Intercampus Program in Communicative Disorders
Sarah Hargus Ferguson
Speech-Language-Hearing: Sciences & Disorders
Phone: (785) 864-0630 (office)
Phone: (785) 864-0610 (lab)
FAX: (785) 864-3974
B.A., 1990, University of Maryland
M.A., 1993, University of Maryland
Ph.D., 2002, Indiana University
Dr. Ferguson's research focuses on how various talker-related factors affect speech understanding in normal-hearing and hearing-impaired listeners, particularly in older adults with hearing loss. Her research on clear speech, funded by the NIDCD, is using materials from the Ferguson Clear Speech Database (Ferguson, 2004) to explore what makes clear speech clear for listeners with hearing loss. Another major line of research concerns the perception of foreign-accented speech by older adults, with a particular interest on adults residing in the long-term care setting.
Ferguson, S.H., Jongman, A.,Sereno, J.A. & Keum, K.A. Intelligibility of foreign-accented speech for older adults with and without hearing loss. Journal of the American Academy of Audiology, under review.
Ferguson, S.H., & Kerr, E.E. Subjective ratings of sentences in clear and conversational speech. Journal of the Academy of Rehabilitative Audiology, under review.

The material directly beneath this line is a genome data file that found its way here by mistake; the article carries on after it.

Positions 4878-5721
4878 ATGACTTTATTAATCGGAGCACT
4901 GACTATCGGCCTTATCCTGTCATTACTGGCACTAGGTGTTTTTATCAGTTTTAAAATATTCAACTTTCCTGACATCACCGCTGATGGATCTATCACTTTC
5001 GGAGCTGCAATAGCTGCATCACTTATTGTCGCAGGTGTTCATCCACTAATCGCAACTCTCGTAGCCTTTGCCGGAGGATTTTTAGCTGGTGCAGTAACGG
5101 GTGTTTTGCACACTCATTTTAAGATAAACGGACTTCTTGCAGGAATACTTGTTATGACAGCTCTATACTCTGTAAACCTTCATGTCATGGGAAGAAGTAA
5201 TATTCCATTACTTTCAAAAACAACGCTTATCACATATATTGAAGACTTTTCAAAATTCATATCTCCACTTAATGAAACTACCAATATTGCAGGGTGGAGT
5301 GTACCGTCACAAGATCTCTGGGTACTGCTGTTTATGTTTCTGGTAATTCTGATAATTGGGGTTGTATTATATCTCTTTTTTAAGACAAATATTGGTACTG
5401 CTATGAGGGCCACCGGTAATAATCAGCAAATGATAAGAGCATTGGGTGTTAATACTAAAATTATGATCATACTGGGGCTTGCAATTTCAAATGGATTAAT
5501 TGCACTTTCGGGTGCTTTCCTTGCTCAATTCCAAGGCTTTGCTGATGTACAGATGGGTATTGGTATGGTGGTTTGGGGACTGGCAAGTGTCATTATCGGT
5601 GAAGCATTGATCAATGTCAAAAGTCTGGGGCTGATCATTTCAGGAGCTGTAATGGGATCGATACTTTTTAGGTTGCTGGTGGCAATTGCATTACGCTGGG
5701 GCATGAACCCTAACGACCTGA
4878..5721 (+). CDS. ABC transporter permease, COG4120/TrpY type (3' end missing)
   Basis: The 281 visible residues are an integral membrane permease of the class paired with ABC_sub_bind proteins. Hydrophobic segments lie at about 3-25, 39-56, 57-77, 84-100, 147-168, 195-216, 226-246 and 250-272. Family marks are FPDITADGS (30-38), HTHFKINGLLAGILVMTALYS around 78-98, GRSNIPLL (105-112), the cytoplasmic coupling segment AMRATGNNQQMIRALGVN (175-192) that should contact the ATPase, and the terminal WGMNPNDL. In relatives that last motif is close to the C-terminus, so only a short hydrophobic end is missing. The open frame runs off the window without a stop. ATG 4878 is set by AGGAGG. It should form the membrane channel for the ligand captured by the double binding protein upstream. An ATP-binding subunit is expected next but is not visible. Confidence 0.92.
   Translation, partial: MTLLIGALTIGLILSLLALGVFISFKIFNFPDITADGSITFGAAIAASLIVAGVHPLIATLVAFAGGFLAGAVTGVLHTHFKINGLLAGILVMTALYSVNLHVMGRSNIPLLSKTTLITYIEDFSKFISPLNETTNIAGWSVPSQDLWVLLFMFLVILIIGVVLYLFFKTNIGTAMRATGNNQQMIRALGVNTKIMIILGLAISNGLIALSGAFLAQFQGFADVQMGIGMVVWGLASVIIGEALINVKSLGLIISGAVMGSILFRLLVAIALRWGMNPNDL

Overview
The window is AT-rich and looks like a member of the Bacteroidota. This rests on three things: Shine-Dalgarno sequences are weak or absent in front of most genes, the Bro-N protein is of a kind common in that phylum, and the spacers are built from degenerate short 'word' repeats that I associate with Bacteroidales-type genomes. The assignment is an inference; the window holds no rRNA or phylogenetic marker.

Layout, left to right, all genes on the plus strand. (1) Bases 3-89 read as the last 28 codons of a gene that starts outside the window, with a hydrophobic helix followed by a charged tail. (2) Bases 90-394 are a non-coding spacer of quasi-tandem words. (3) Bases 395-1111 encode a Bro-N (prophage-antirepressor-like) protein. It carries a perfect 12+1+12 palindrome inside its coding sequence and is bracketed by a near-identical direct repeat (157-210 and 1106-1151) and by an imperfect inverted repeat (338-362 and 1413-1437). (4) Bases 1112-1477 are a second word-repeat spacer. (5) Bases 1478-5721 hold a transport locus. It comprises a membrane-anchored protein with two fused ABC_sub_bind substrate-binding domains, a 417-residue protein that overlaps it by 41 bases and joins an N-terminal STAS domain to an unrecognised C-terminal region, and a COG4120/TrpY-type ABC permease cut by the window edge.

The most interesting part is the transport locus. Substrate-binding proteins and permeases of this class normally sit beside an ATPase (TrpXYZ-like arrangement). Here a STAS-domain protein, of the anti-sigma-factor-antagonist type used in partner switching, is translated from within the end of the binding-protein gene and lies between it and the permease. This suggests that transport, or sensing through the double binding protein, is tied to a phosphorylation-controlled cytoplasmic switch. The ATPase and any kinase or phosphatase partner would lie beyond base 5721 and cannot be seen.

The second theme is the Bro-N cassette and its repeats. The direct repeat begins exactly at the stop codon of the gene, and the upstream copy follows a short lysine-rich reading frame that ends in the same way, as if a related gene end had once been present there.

Poore, M. A., & Ferguson, S. H. (2008). Methodological variables in choral reading. Clinical Linguistics and Phonetics, 22, 13-24.
Ferguson, S.H., & Kewley-Port, D. (2007). Talker differences in clear and conversational speech: Acoustic characteristics of vowels. Journal of Speech, Language, and Hearing Research, 50, 1241-1255.
Ferguson, S.H., & Lee, J. (2006). Vowel intelligibility in clear and conversational speech for cochlear implant users: A preliminary study. Journal of the Academy of Rehabilitative Audiology, XXXIX, 1-16.
Ferguson, S.H. (2004). Talker differences in clear and conversational speech: Vowel intelligibility for normal-hearing listeners. Journal of the Acoustical Society of America, 116, 2365-2373.
Ferguson, S.H., & Kewley-Port, D. (2002). Vowel intelligibility in clear and conversational speech for normal-hearing and hearing-impaired listeners. Journal of the Acoustical Society of America, 112, 259-271.